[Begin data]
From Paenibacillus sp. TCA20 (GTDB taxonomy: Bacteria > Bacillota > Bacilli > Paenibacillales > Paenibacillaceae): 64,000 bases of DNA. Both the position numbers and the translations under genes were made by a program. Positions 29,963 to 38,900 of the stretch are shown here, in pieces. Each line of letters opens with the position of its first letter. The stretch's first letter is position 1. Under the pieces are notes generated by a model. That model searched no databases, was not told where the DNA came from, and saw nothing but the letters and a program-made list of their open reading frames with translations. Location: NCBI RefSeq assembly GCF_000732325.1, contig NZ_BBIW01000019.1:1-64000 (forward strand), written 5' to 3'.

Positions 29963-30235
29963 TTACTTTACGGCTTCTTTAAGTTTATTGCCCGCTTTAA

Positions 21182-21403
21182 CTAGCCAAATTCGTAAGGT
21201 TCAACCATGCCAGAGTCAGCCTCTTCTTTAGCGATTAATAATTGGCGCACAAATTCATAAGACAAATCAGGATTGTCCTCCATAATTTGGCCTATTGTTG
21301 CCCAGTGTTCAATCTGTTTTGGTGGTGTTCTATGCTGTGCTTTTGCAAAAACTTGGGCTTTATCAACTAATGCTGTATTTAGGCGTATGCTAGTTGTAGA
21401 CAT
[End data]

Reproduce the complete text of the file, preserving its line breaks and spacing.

From Paenibacillus sp. TCA20 (GTDB taxonomy: Bacteria > Bacillota > Bacilli > Paenibacillales > Paenibacillaceae): 64,000 bases of DNA. Both the position numbers and the translations under genes were made by a program. Positions 29,963 to 38,900 of the stretch are shown here, in pieces. Each line of letters opens with the position of its first letter. The stretch's first letter is position 1. Under the pieces are notes generated by a model. That model searched no databases, was not told where the DNA came from, and saw nothing but the letters and a program-made list of their open reading frames with translations. Location: NCBI RefSeq assembly GCF_000732325.1, contig NZ_BBIW01000019.1:1-64000 (forward strand), written 5' to 3'.

Positions 29963-30235
29963 TTACTTTACGGCTTCTTTAAGTTTATTGCCCGCTTTAA

Positions 21182-21403
21182 CTAGCCAAATTCGTAAGGT
21201 TCAACCATGCCAGAGTCAGCCTCTTCTTTAGCGATTAATAATTGGCGCACAAATTCATAAGACAAATCAGGATTGTCCTCCATAATTTGGCCTATTGTTG
21301 CCCAGTGTTCAATCTGTTTTGGTGGTGTTCTATGCTGTGCTTTTGCAAAAACTTGGGCTTTATCAACTAATGCTGTATTTAGGCGTATGCTAGTTGTAGA
21401 CAT